Johannes Kepler

German astronomer and mathematician (1571–1630) / From Wikipedia, the free encyclopedia

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Johannes Kepler (/ˈkɛplər/;[2] German: [joˈhanəs ˈkɛplɐ, -nɛs -] ;[3][4] 27 December 1571 – 15 November 1630) was a German astronomer, mathematician, astrologer, natural philosopher and writer on music.[5] He is a key figure in the 17th-century Scientific Revolution, best known for his laws of planetary motion, and his books Astronomia nova, Harmonice Mundi, and Epitome Astronomiae Copernicanae, influencing among others Isaac Newton, providing one of the foundations for his theory of universal gravitation.[6] The variety and impact of his work made Kepler one of the founders and fathers of modern astronomy, the scientific method, natural and modern science.[7][8][9]

Quick facts: Johannes Kepler, Born, Died, Education, Known...
Johannes Kepler
Portrait of Kepler in 1627
Born(1571-12-27)27 December 1571
Died15 November 1630(1630-11-15) (aged 58)
EducationTübinger Stift, University of Tübingen (M.A., 1591)[1]
Known for
Scientific career
FieldsAstronomy, astrology, mathematics, natural philosophy
Doctoral advisorMichael Maestlin

Kepler was a mathematics teacher at a seminary school in Graz, where he became an associate of Prince Hans Ulrich von Eggenberg. Later he became an assistant to the astronomer Tycho Brahe in Prague, and eventually the imperial mathematician to Emperor Rudolf II and his two successors Matthias and Ferdinand II. He also taught mathematics in Linz, and was an adviser to General Wallenstein. Additionally, he did fundamental work in the field of optics, being named the father of modern optics,[10] in particular for his Astronomiae pars optica. He also invented an improved version of the refracting telescope, the Keplerian telescope, which became the foundation of the modern refracting telescope,[11] while also improving on the telescope design by Galileo Galilei,[12] who mentioned Kepler's discoveries in his work.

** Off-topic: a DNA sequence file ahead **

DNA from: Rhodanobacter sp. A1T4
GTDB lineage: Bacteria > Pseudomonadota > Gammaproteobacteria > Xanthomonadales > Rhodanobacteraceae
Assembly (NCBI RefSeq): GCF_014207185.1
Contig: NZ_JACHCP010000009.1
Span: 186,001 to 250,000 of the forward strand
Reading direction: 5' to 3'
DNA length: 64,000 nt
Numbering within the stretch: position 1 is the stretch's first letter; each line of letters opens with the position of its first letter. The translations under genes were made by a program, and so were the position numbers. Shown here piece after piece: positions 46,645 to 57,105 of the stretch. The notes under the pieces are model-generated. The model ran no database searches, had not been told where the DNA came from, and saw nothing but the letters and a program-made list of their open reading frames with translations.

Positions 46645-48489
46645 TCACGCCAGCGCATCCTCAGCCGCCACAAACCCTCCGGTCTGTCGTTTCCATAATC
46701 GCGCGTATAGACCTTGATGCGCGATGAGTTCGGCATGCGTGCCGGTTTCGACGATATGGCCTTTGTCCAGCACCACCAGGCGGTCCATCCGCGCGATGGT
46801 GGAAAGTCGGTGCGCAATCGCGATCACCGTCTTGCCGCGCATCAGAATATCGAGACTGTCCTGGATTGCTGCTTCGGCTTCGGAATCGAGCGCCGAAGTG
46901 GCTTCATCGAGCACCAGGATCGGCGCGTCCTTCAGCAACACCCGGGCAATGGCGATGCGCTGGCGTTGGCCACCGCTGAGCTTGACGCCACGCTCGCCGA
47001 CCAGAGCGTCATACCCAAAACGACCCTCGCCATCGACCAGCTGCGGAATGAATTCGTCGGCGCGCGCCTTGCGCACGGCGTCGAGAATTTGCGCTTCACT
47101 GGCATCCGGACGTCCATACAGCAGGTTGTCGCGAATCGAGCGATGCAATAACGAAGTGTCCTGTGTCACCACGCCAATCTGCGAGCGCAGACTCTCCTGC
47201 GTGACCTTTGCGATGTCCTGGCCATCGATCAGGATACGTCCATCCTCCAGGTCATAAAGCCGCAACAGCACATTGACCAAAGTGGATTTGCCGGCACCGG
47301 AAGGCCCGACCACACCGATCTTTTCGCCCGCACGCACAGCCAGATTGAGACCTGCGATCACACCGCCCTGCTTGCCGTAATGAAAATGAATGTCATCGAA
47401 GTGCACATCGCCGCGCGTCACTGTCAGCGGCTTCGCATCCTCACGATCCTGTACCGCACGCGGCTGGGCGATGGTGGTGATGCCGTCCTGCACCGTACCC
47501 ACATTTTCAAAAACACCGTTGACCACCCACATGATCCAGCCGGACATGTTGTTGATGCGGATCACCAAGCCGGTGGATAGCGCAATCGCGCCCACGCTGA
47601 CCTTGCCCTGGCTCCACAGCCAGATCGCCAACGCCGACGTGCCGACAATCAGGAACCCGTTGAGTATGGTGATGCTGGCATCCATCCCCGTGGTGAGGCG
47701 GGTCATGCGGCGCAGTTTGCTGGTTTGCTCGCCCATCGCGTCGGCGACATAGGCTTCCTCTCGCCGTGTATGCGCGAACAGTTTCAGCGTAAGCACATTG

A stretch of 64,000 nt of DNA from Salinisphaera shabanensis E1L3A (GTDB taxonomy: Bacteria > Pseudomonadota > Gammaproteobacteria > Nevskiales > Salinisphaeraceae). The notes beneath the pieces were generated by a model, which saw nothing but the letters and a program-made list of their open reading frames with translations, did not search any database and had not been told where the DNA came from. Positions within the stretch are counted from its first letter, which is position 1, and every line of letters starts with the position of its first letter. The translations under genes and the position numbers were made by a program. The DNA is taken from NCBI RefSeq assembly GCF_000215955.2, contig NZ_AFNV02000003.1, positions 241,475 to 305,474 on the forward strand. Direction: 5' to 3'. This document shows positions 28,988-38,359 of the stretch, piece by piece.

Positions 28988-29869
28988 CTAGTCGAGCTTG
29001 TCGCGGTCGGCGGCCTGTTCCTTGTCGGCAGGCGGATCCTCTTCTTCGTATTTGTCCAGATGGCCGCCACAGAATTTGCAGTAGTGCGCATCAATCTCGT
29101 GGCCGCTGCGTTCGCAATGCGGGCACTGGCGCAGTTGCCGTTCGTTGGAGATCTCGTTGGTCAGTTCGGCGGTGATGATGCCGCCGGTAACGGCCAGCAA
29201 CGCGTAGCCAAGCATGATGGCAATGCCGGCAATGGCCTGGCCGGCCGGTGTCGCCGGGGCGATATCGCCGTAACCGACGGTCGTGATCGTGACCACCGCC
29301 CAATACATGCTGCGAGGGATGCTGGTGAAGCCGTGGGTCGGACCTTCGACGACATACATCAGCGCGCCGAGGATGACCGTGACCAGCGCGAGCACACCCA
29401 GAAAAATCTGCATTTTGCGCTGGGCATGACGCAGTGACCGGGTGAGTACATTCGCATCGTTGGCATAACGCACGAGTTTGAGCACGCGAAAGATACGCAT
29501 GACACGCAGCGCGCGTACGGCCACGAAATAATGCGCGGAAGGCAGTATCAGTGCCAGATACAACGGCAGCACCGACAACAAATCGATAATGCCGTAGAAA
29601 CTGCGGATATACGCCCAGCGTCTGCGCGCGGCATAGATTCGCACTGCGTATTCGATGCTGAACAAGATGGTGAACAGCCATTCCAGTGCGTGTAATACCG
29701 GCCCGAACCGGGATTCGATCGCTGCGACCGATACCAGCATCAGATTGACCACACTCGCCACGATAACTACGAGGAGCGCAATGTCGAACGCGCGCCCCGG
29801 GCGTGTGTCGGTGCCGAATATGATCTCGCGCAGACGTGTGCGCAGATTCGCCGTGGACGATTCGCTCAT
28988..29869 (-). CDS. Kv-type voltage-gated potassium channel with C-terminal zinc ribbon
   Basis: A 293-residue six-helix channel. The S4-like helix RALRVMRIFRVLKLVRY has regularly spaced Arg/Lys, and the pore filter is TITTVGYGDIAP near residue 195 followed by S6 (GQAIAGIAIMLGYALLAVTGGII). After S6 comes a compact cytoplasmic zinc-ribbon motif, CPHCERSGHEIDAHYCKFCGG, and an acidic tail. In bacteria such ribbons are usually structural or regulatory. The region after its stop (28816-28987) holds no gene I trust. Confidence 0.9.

Kepler lived in an era when there was no clear distinction between astronomy and astrology, but there was a strong division between astronomy (a branch of mathematics within the liberal arts) and physics (a branch of natural philosophy). Kepler also incorporated religious arguments and reasoning into his work, motivated by the religious conviction and belief that God had created the world according to an intelligible plan that is accessible through the natural light of reason.[13] Kepler described his new astronomy as "celestial physics",[14] as "an excursion into Aristotle's Metaphysics",[15] and as "a supplement to Aristotle's On the Heavens",[16] transforming the ancient tradition of physical cosmology by treating astronomy as part of a universal mathematical physics.[17]

Kepler has been called the "father of science fiction" for his novel Somnium.[18][19]

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